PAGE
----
That’s according to new research from consultancy PwC, which suggests 76,000 drones could be in use across the nation’s skies in 12 years’ time, with more than 25,700 of these expected to be used in the electricity, gas, mining and agriculture sectors.
Examples of such drones could include models equipped with flamethrowers to burn rubbish from power lines and devices designed to conduct geospatial surveys or water fields with sprinklers.
PwC says inspecting a live flare stack using drones can save more than £4 million per day compared to shutting the facility down as needed in a traditional inspection.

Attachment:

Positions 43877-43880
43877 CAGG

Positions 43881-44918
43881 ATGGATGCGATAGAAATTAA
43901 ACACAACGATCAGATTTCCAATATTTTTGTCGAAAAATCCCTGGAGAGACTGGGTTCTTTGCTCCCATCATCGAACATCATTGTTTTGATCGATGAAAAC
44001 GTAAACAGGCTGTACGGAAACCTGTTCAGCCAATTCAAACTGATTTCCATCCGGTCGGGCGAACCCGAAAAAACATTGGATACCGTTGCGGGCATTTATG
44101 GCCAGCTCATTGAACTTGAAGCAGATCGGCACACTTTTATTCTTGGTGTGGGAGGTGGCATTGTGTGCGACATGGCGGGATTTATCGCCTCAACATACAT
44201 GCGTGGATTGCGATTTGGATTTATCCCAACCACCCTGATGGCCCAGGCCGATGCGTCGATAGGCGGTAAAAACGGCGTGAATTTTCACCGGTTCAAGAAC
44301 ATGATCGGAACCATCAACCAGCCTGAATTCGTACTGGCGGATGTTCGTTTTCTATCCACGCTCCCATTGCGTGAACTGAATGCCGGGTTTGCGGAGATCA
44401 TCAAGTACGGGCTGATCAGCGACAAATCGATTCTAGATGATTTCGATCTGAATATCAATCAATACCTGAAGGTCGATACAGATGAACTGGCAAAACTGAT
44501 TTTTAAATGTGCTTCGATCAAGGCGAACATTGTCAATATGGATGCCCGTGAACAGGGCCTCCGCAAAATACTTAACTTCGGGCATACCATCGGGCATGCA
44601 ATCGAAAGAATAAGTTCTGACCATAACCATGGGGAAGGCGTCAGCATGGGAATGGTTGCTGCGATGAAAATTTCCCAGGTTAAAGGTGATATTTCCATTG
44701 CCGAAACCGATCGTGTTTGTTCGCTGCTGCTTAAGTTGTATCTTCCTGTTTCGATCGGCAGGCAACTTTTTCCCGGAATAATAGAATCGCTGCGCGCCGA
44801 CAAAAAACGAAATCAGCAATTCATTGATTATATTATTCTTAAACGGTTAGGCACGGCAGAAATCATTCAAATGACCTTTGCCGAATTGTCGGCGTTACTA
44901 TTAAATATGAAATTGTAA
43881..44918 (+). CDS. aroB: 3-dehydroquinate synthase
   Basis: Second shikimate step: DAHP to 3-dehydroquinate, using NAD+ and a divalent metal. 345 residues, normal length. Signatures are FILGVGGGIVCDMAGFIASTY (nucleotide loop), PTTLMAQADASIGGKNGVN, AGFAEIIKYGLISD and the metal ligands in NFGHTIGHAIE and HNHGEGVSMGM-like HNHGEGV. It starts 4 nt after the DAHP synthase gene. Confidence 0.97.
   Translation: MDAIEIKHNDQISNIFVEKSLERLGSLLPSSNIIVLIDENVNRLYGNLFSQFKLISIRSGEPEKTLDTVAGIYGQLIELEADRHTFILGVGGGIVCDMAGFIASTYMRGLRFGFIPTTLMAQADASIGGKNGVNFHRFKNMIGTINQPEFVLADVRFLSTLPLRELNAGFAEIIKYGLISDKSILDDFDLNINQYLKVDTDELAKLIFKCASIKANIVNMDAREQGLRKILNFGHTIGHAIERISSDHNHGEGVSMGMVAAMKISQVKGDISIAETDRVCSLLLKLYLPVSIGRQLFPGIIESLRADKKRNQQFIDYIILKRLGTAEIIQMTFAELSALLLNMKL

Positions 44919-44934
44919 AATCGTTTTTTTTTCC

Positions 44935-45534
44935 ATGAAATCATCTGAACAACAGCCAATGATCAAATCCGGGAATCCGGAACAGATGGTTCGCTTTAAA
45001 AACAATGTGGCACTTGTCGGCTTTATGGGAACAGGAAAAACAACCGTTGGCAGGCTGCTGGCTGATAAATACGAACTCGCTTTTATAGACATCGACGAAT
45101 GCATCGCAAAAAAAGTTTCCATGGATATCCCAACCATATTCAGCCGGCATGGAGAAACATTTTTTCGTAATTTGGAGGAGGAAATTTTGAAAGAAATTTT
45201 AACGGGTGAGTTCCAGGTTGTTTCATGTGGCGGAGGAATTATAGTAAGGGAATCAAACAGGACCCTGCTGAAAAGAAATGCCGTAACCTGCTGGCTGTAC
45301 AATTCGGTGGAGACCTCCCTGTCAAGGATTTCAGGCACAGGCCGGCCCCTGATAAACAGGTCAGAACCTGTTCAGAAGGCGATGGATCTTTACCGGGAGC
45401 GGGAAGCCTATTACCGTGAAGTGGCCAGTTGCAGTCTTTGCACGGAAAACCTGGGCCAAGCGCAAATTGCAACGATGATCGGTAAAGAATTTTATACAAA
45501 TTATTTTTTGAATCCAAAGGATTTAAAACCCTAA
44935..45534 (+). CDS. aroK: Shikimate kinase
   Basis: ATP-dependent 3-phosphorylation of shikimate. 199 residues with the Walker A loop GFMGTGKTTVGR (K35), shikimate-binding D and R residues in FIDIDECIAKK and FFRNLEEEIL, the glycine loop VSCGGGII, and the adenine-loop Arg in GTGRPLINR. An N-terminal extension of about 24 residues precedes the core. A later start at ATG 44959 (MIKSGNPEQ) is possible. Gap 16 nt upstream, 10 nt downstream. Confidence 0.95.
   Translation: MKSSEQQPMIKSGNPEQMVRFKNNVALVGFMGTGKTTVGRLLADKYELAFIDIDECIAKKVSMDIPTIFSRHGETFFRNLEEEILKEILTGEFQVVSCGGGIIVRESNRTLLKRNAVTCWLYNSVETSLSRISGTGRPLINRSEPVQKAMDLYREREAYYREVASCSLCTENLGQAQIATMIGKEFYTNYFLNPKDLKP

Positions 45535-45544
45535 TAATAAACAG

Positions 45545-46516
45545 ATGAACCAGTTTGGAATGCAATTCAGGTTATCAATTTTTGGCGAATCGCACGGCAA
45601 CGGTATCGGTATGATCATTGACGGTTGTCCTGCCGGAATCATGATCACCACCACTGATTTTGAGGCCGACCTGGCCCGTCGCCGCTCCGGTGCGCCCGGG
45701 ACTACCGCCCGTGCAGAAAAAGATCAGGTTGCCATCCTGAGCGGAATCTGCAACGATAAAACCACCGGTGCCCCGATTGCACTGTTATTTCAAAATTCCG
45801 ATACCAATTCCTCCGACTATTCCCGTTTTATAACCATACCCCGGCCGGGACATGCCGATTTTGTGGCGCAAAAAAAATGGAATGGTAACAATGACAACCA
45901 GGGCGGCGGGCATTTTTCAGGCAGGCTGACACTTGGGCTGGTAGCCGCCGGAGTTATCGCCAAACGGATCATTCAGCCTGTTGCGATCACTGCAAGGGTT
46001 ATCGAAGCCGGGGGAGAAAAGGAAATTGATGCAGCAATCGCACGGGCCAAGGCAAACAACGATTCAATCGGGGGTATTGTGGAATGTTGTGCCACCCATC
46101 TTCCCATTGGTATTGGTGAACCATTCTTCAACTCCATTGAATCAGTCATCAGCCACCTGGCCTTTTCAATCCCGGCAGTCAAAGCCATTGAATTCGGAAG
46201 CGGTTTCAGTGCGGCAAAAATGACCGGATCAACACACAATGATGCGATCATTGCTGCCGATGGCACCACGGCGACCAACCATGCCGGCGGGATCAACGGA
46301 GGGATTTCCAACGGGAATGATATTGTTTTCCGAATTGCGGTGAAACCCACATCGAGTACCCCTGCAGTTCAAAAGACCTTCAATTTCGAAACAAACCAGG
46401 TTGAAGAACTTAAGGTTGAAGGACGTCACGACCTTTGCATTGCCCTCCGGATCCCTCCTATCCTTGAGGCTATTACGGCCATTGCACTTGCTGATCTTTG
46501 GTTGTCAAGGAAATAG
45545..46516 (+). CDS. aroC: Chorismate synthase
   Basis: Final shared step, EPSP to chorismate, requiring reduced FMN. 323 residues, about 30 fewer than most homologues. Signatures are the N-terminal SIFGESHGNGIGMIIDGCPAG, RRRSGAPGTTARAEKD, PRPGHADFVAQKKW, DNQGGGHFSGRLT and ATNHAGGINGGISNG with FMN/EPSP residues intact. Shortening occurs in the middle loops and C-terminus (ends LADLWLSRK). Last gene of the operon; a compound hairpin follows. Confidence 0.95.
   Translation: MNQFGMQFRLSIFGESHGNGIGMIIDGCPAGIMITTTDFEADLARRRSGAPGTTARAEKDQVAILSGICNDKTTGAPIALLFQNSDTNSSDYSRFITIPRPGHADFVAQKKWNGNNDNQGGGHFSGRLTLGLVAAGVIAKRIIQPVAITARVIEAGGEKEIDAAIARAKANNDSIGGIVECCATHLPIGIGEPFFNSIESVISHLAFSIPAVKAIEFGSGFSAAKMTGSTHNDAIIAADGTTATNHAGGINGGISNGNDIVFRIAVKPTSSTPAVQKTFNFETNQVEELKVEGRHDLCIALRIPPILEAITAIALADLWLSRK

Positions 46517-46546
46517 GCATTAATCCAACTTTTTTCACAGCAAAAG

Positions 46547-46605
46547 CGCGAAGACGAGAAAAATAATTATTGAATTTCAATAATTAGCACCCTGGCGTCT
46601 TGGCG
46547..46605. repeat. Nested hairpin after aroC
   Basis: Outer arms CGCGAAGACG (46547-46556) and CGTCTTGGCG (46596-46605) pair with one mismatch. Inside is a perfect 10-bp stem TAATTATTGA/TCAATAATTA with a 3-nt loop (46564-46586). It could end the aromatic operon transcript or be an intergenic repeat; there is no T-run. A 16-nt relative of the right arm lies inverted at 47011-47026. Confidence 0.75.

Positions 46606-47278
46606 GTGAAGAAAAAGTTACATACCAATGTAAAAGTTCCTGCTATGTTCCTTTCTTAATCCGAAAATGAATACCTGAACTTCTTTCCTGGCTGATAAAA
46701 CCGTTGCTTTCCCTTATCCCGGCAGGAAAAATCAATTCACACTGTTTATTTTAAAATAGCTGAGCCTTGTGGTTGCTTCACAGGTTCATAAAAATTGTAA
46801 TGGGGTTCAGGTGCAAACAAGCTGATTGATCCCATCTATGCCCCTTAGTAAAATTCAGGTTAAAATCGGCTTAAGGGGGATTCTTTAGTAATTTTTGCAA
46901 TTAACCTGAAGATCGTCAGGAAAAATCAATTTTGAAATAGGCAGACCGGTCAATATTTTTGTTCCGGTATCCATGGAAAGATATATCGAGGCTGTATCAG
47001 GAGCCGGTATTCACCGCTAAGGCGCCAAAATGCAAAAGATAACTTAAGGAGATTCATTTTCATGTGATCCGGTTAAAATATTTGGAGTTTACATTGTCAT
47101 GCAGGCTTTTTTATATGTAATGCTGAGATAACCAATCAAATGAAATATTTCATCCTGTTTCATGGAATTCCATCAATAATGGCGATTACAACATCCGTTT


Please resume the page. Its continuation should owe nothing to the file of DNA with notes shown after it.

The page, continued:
The analysis suggests drone technology has the potential to save the UK a total of £16 billion in costs by 2030 through increasing productivity, with the electricity, gas, mining and agriculture sector set to benefit by £100 million.
Steve Jennings, PwC’s UK Energy Leader, said: “As well as being a more efficient way of gathering standardised, tangible data than people on the ground or in manned aerial vehicles, it’s worth noting that they can also do it in a fraction of the time and without risking human life.
“That is of particular benefit across mining, gas and electricity sectors. And by automating routine tasks, improving effectiveness, safety and reducing costs, drones will free up people to focus on higher value work.”